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  #5  
Old 03-30-2009
CoachEricDeSanto CoachEricDeSanto is offline
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Lloyd,
First the easy question. Fist gloves are one of my favorite toys. They take away most of your sensation of pressure on your hand. This forces you to catch water with your whole arm and move with your body. They make it much harder to cheat because you don't have enough grip on the water to get anything out of your hands.

Your second question can be lots of things. Please remember that you have to look at your body as a whole, not individual parts. If you are underwater water when trying to breathe, common problems are:
1. you may be rolling your head before your body. Your body sits lower in the water when you are on your side, so your face will be underwater if you roll your head first. If you are trying to breath in sweet spot, try thinking about breathing with your belly button. Rolling from the hips often helps that.

2. You may be breathing too late. If your recovering arm is out of the water when you try to get air, it will push you underwater, especially at slow speeds. I like to think "roll away from the spear" so that I am rolling to air as I spear one arm. That way, both arms are in the water as I begin to breathe.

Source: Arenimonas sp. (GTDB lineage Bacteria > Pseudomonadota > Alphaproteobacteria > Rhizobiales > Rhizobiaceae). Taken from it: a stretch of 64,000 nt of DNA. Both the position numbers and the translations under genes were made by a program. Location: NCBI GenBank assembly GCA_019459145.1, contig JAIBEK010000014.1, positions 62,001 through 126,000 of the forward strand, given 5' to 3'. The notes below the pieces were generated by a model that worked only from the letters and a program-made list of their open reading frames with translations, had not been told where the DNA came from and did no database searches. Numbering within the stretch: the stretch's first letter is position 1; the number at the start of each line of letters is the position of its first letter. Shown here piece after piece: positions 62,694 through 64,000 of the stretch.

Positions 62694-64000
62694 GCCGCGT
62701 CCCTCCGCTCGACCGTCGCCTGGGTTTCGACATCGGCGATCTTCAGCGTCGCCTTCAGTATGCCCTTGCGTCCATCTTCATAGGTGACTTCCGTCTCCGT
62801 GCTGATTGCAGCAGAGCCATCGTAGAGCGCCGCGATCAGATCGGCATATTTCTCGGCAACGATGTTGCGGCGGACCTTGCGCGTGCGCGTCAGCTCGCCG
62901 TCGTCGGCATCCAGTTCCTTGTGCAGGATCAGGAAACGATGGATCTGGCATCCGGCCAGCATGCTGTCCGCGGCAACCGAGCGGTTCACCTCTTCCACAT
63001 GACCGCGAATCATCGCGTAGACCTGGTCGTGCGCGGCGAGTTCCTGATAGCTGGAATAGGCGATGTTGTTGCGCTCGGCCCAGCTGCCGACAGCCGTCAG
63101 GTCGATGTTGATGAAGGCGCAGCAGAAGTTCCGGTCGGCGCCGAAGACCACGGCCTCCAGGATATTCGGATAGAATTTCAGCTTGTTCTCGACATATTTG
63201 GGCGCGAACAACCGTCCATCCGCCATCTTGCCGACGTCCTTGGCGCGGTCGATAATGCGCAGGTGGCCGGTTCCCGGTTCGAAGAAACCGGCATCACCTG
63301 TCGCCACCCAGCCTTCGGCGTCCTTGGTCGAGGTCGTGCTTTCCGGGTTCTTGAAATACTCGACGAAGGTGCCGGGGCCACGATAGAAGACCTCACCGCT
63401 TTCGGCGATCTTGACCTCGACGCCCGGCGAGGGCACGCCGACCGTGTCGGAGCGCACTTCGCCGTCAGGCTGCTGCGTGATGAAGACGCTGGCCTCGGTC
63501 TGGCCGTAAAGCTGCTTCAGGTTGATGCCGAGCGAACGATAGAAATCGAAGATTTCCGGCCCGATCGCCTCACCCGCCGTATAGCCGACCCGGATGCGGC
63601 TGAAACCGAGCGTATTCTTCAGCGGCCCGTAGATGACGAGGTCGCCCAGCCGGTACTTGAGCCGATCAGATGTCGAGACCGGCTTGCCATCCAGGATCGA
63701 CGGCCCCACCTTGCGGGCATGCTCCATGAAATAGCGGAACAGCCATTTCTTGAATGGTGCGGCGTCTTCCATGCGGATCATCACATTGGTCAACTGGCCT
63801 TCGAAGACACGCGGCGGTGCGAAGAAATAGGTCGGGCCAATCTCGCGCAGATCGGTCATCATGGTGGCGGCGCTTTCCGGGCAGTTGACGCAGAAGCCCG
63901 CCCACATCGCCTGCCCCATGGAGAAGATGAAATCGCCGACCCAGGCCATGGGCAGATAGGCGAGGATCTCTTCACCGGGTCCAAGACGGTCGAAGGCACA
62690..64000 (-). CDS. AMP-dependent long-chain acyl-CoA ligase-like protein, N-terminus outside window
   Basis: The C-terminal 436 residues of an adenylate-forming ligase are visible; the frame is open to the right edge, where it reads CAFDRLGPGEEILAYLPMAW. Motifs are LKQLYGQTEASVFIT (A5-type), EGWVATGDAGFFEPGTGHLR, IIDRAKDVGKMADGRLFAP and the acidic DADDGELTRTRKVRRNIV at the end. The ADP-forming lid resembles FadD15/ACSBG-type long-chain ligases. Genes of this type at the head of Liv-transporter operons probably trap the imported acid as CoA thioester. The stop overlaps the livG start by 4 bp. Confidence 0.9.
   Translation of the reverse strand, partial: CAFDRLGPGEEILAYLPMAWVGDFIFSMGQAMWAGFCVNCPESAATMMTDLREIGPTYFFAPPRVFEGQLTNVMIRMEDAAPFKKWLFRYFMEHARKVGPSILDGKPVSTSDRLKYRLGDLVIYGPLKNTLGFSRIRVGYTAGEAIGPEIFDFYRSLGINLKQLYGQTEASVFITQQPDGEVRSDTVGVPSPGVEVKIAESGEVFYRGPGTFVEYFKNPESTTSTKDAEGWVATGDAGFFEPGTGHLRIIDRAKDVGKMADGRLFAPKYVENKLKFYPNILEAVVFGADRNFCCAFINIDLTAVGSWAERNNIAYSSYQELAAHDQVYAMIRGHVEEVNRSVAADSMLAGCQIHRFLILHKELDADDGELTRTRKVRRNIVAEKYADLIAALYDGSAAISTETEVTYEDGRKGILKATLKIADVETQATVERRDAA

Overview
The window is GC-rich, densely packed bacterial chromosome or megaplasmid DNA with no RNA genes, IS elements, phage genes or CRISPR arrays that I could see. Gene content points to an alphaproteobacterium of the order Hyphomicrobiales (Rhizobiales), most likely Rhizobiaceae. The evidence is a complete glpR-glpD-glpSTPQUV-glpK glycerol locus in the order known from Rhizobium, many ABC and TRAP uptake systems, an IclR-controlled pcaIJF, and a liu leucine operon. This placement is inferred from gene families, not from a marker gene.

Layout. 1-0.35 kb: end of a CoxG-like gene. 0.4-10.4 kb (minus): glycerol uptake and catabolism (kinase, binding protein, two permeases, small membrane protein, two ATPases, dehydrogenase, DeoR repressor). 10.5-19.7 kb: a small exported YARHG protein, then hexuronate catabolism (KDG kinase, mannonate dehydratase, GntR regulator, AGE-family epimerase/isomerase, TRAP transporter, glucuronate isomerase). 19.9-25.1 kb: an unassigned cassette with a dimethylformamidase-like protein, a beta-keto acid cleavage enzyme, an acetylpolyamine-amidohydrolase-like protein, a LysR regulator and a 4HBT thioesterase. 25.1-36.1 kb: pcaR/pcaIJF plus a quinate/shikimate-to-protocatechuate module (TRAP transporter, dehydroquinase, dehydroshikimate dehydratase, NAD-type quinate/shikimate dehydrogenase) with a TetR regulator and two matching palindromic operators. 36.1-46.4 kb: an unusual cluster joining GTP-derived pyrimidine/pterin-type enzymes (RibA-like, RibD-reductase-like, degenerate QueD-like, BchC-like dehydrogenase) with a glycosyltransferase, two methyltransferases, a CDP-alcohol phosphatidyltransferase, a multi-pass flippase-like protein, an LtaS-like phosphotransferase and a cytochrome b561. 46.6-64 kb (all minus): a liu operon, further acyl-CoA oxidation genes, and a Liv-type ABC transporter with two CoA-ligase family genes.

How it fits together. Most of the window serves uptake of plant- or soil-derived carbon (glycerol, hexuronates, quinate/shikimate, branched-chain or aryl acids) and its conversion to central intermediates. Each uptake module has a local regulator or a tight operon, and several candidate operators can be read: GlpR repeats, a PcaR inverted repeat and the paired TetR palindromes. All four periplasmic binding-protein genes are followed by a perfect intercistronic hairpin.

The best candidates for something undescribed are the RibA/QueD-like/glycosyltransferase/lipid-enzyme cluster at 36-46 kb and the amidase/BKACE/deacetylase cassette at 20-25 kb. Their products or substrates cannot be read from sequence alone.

3. Your head may be too low when swimming. This is common in people trying to understand head down and head spine line concepts.

4. Your lead arm may be too low (as you suggested). Although, the vast majority of people enter their arms too high, then let them drift to a too low position. One of my favorite focal points for arm depth is to skate and let your hand hit the wall on the + at the end of the lane (most pools have this marking). Most beginners will have to have their hand hit the lower portion of the cross bar. As you learn the core awareness and your body does more of the balance work, you may be able to raise it up to the top of the cross bar, but not higher. It is amazingly difficult to find where "deeper than your shoulder" is in the water.

5. Your body may be too loose or curved. If your body is not strait from the crown of your head to the toes, you can end up under water.

I hope I gave you a few things to explore.
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  #6  
Old 03-30-2009
saveup saveup is offline
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Default Coach Eric

At what speed is optimum or stroke count should one be trying to achieve to get a since of correct speed in the water. Should I strive to achieve 19 strokes per 25 meters? I notice sometimes when I go faster I do not glide as much, but when I go slower I really glide but sink more at the same time.